Heffa

SFF Silverstone DS380 Build

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My old server was five years old and started getting hard drive warnings, rather than replace the drives I figured I'd go for a completely new build. I wanted to keep the new build small as the old one fits in my IKEA unit under the TV. After looking at a couple of cases I went for the Silverstone DS380 as I liked the hot swap bays and it would fit. I was aware of a design flaw inherent in the case but there is an easy work around as you'll see below. I've written this up all in one go so the issues I mention in the updates have already been resolved. Here are the specs:

 

OS at time of building: 6.3.1

CPU: Intel® Xeon® CPU E3-1231 v3 @ 3.40GHz

Motherboard: ASRock - E3C226D2I

RAM: 16GB (2x 8GB) Crucial Server Memory, DDR3 PC3-12800 ECC

Case: Silverstone DS380

Drive Cage(s): Built in 8 bay hot swap

Power Supply: 300W Silverstone ST30SF Strider SFX

SATA Expansion Card(s): None

Cables: 15cm Akasa Super Slim SATA III, Akasa PWM fan splitter

Fans: 120mm Noctua NF-S12B REDUX PWM x 3

 

Parity Drive: 4TB WD Red

Data Drives: 4TB WD Red x 3

Cache Drive: 120GB Kingston SSD Now V300

Total Drive Capacity: 8 x 3.5", 4 x 2.5"

 

Primary Use: Plex Media Server, backup storage

Likes: Very quiet, cool, low power usage

Dislikes: Cooling design flaw

Add Ons Used: Plex Media Server, pre_clear plugin, unassigned devices

Future Plans: More dockers, Time Machine backup

 

Boot (peak): 98W

Idle (avg): 30W

Active (avg): 47W

Light use (avg): 35W

 

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Update 1

  • The build went smoothly, although the case is tricky to work with. It's very small and there is no room for any cable management. If you ever use the same case be sure to read the manual as it well tell you the best order to install components in.
  • I'm using a SanDisk Fit USB plugged into a front usb port, its small enough to allow the door to be closed.
  • I ordered short (15cm) thin SATA cables hoping to cut down on excessive cables however they were just a bit too short and I was only able to connect 4/6 ports, 25cm cables would have been perfect.
  • The PSU is great as the fan only spins up when its under heavy load which so far is never.
  • The motherboard does not have enough fan headers for all three fans but the hard drive caddy has two headers on it. Unfortunately this means the fans run at full speed all the time.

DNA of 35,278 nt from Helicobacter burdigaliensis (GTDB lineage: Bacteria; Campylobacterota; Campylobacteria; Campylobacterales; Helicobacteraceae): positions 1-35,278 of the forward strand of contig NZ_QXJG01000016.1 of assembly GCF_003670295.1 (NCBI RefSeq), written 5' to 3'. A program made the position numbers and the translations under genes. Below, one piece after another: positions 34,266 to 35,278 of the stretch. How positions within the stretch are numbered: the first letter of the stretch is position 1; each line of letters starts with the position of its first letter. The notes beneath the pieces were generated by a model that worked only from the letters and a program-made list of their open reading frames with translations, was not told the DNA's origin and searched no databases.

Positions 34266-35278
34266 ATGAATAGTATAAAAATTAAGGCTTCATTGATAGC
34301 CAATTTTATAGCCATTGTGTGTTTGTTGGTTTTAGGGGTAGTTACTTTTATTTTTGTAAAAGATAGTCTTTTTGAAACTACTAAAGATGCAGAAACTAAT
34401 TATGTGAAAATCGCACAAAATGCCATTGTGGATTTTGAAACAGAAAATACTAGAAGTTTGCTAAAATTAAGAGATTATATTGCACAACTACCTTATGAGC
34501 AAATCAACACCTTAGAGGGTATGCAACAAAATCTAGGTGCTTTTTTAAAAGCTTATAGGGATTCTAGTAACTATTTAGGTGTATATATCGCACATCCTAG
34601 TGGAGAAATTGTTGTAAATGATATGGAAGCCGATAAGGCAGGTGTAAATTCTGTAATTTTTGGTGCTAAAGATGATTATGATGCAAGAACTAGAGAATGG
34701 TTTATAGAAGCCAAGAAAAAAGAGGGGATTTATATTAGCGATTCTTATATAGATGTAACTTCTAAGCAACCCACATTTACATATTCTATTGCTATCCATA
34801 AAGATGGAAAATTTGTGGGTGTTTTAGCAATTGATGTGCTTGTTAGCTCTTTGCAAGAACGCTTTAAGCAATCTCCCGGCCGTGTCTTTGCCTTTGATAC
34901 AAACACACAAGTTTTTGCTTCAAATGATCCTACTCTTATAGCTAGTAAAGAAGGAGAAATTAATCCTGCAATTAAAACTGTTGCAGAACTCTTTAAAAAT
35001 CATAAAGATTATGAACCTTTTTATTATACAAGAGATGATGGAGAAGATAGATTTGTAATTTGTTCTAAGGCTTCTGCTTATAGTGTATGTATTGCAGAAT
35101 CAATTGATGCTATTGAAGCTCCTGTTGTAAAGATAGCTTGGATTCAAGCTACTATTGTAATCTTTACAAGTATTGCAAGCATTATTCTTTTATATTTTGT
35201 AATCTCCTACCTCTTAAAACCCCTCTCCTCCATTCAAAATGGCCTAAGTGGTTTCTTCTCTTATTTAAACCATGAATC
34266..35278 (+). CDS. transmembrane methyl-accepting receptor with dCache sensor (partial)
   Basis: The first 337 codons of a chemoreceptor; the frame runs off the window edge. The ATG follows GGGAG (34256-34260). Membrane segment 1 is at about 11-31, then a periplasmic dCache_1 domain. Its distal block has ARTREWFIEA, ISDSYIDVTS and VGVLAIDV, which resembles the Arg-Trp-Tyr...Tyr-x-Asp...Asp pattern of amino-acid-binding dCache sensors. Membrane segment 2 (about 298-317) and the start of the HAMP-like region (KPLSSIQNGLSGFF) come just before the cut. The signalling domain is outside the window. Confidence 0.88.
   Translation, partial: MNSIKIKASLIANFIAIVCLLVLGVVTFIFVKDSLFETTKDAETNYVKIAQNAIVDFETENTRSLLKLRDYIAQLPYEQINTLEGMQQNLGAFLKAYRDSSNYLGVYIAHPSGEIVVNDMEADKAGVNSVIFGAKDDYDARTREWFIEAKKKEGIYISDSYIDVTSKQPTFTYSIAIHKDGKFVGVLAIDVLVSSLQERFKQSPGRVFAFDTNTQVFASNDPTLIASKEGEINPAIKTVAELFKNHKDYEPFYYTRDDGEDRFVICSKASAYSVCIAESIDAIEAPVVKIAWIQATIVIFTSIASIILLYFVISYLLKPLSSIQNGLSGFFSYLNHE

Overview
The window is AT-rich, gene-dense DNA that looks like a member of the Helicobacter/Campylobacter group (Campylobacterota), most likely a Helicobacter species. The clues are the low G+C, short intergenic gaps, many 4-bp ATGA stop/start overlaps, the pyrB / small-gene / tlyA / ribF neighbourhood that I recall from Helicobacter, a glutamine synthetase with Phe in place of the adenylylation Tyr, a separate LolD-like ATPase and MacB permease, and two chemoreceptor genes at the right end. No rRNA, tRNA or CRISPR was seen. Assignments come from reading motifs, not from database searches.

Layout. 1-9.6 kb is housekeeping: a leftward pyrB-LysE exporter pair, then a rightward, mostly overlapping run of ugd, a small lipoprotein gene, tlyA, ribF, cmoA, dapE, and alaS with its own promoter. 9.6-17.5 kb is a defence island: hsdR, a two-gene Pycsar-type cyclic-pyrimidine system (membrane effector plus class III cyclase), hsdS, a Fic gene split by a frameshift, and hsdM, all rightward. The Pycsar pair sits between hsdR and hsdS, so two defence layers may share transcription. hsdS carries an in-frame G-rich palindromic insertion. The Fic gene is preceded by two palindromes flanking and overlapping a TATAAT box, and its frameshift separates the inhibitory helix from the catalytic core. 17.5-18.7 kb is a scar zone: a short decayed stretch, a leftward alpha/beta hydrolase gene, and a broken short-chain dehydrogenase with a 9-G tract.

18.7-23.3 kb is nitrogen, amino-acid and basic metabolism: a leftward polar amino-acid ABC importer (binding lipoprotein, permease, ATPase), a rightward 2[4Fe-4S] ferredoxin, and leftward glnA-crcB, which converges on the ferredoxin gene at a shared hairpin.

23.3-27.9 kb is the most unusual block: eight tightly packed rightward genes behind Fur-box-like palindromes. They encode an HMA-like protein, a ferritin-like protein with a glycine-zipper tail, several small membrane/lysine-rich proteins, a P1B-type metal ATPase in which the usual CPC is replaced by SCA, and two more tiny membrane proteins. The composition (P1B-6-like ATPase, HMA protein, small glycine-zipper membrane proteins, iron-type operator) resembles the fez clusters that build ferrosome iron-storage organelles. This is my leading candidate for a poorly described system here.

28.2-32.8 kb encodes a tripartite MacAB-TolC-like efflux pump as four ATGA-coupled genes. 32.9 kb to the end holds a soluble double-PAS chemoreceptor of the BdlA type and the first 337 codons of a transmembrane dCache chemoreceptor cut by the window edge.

• The USB3 cables from the front header are annoyingly inflexible and long, curling them up was the best way to deal with them.

The Design Flaw

There is a known problem with this case; due to the design of the hard drive bay the to fans adjacent two it provide insufficient cooling. Idle temperatures for drives hover around 32C and during parity check one reached 46C! The issue is that there is little space for air to flow through to the drives (you can see the slots in the third picture), this only gets worse the more drives you use. To fix this you need to prevent the air from flowing anywhere but through the slots. I cut a piece of cardboard and slotted it between the two fans and the metal that raises the motherboard. Doing this results in over a 10C drop in temperatures. Checking parity again maxed out at 33C, a huge improvement.

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Update 2

  • Ordered three Noctua fans, another hard drive, and a fan splitter.
  • Now all the fans are hooked up to the motherboard the case is almost inaudible.

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Nice build.  The DS380 is indeed a very nice case and, as you know, blocking the air "leakage" path for the drive cooling fans is simple to do => it's unfortunate that it's necessary, but several folks on this forum have done the same thing with anything from cardboard to custom-fit plastic parts.    A shame Silverstone didn't just design it right  :)

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Very nice build, and similar to what I was looking at.  Question for you any recommendations about SATA expansion?  Looks like you have 6 onboard that MB and the case can theoretically support 8.

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The DS380 stock drive bay fan setup is actually worse than no fans at all.

 

For those that are reading - I would like you to know that is NOT my experience. I tested finless as has been suggested (both with a skirt and without) and the temps without fans under high  I/O load were out of control. Without fans there is just no airflow in the case at all least of all over the drives.

 

With the stock fans (as mine are now - I used the aftermarket fans I bought for another rig) are what my tests are based on (with skirt). No issue at all.